The Square and the Circle – the influences of Freemasonry on Wicca and Paganism
ISBN 9781905297818. Kindle edition: ASIN: B01G6DR8P4
For many people the biggest influence on Wicca as far as texts are concerned comes from Aleister Crowley and whilst there is indeed a good deal of Crowleyanity (as Doreen Valiente called it…) the major influences are, I believe, from Freemasonry. In this rather slim volume Payam Nabarz would seem to echo this sentiment and has managed to pack in some wonderful resource material.
From the Introduction
“Wicca and Freemasonry – on the face of it nothing could be further apart: Wicca is a Goddess/God-centric Neo-Pagan mystery school, whose Rede is ‘An it harm none, do what ye Will’; while Freemasonry is a brotherhood/sisterhood and system of morality veiled in allegory, taught in a symbolic language, whose great principles are brotherly love, relief and truth. However, as we delve deeper, the level of influence of Freemasonry on Wicca becomes apparent. This is of social and anthropological significance, as Wicca perhaps is the only religion and mystery school that was born in Britain in the 20th Century, as well as exported to other countries. It has been growing rapidly in the rest of the world ever since. Wicca is one of fastest growing religions in the UK and the US. … Freemasonry is a worldwide phenomenon, with lodges in many countries; most countries have their own Grand Lodges. However, Freemasonry was banned in the Soviet Union during the Communist era and was banned in Nazi Germany. Modern day Freemasons remember the Freemasons persecuted by the Nazi regime, and others, by wearing a blue forget-me-not flower lapel pin (Figure: 1). According to Masonic myth, during the Nazi reign, some Freemasons in Germany wore the blue flower lapel pin as means of identifying each other. The first formal interdiction of Freemasonry in Germany took place in August 1935, and many Freemasons ended their lives in the concentration camps, despite all Freemasonry lodges reforming themselves to comply with the new German government, except one that dissolved itself rather than conform. Freemasonry is still banned in most Arab and Islamic countries where it is deemed as a Western Imperialist organisation or a Zionist conspiracy: Freemasons have even been targeted by radical Islamic groups and terrorists. The Catholic Church between 1738 to 1974 ‘forbade Catholics to join the Freemasons or any similar organisation under pain of excommunication’. The fact that both Wicca and Freemasonry are viewed suspiciously by many people is one of the elements that they have in common.”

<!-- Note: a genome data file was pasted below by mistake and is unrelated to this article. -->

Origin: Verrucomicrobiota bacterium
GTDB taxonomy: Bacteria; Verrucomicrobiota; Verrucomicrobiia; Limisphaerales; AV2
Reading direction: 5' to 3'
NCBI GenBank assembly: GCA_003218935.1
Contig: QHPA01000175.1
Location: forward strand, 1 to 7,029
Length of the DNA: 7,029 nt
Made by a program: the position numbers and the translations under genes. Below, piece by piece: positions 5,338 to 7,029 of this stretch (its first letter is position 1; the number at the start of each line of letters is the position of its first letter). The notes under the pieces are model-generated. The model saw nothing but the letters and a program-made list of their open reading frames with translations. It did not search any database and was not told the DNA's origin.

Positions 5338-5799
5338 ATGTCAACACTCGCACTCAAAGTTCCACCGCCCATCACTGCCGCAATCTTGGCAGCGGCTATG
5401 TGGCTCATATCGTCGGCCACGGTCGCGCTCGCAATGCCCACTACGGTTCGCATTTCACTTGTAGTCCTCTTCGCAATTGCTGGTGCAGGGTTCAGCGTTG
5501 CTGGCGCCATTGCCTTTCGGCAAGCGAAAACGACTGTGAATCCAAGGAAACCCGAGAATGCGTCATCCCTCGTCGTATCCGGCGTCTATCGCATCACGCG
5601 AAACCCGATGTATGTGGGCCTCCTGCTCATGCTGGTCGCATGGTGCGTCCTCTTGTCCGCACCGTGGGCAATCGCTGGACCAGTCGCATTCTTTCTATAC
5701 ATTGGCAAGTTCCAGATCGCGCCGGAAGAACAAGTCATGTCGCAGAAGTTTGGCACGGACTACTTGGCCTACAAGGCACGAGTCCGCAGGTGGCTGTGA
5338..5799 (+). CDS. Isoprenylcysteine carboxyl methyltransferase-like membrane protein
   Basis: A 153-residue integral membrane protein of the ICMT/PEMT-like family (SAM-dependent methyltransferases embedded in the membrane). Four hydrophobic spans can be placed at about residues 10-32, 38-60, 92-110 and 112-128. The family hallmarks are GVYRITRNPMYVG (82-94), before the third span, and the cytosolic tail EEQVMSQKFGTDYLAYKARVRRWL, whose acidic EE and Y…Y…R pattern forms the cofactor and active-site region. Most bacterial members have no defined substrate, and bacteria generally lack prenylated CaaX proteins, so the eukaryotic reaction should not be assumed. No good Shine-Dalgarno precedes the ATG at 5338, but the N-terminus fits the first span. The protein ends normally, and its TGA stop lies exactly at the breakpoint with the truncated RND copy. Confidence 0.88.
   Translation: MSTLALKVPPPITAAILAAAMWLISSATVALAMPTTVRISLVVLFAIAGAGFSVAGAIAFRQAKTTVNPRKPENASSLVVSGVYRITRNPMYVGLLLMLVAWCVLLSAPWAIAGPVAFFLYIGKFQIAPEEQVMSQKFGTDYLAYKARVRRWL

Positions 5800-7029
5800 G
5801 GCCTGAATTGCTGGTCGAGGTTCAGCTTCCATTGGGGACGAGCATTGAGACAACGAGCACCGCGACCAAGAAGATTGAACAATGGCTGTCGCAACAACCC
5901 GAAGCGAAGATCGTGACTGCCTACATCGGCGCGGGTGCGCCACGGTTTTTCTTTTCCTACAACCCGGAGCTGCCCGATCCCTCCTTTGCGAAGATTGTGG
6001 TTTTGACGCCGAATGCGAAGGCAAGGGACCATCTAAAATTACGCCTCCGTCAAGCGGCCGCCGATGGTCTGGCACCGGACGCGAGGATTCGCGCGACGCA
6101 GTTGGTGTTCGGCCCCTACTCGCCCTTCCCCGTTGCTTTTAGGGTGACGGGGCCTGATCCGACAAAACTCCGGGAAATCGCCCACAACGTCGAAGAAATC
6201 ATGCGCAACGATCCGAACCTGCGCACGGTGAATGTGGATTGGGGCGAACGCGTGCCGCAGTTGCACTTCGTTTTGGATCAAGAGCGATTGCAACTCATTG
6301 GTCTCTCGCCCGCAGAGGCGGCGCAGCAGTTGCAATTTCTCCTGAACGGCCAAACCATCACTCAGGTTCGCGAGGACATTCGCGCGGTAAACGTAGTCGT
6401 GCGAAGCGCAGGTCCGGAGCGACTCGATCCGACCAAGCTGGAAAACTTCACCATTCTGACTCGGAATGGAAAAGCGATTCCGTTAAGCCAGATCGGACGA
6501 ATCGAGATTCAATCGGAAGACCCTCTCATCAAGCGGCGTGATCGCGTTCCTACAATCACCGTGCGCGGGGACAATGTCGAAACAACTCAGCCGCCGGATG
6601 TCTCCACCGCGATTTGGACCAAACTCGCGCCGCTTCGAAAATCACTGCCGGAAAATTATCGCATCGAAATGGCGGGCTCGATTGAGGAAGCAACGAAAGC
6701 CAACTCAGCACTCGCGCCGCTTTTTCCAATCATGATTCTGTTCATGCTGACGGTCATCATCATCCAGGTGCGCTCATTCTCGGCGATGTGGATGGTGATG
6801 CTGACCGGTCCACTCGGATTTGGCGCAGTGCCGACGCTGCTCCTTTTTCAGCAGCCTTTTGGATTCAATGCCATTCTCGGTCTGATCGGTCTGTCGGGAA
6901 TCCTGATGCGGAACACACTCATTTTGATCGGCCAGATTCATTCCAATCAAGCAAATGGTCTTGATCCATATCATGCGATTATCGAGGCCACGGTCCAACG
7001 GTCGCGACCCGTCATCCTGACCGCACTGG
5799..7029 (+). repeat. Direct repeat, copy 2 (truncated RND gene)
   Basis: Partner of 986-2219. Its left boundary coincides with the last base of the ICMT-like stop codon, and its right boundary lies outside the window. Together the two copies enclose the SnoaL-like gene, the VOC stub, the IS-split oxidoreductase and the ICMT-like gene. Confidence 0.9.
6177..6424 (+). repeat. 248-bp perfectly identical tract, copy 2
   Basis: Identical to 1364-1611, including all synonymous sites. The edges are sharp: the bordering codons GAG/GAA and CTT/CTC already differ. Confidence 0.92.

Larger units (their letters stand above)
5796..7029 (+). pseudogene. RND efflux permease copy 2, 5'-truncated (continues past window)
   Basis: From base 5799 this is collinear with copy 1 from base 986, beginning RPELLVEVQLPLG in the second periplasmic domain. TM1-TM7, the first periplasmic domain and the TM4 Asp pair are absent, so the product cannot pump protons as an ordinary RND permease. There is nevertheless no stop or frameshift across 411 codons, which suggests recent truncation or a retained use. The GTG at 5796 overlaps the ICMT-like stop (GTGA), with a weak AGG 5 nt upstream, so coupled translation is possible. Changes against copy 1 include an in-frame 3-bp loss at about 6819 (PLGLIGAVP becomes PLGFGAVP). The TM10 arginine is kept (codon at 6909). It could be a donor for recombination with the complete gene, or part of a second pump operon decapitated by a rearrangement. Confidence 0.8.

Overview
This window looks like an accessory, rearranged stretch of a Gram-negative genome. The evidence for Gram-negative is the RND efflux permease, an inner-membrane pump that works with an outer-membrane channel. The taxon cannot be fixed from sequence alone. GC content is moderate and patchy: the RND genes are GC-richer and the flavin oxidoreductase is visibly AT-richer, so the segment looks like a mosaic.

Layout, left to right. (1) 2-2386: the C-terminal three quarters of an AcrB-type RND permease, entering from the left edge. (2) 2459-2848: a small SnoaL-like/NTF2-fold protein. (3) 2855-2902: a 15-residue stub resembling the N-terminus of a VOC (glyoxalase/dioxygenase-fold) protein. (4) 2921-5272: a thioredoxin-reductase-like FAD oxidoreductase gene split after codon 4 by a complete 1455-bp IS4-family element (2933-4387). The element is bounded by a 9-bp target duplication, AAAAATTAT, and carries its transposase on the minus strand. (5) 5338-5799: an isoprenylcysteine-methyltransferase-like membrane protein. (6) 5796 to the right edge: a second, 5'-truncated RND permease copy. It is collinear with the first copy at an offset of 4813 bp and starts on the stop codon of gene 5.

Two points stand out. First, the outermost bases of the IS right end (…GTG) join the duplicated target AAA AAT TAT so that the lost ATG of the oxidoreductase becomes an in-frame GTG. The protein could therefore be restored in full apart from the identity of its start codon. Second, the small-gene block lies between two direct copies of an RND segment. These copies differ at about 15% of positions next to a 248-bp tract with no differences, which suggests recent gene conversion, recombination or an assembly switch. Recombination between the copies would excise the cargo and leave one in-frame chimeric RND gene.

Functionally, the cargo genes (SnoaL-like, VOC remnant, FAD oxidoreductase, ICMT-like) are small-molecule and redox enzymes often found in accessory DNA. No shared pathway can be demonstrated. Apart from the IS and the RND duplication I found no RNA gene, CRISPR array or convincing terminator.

“In the heart of both Freemasonry and Wicca, there is the spiritual quest and journey, as in many other mystery schools. Freemasons begin as a rough ashlar stone and eventually transform to a perfect cube. Its study of the seven liberal arts and sciences educates their initiates, transforming their mind to become a living Temple to the Great Architect while the seven graces provide them with the moral compass to walk through daily life. Wicca’s teaching is clearly stated in its Charge of the Goddess: “To thou who thinkest to seek Me, know that thy seeking and yearning shall avail thee not unless thou knowest the Mystery. If that which thou seekest thou findest not within thee, thou wilt never find it without. For behold, I have been with thee from the beginning; and I am that which is attained at the end of desire.” The same message is also given to all Master Masons in their 3rd-degree ceremony: an injunction to reflect on “that most interesting of all human studies, the knowledge of yourself.” In both, we can still hear down the centuries the echoes of Plato’s teachings and the Delphic maxim at the Temple of Apollo at Delphi: Know thyself.” (p 94)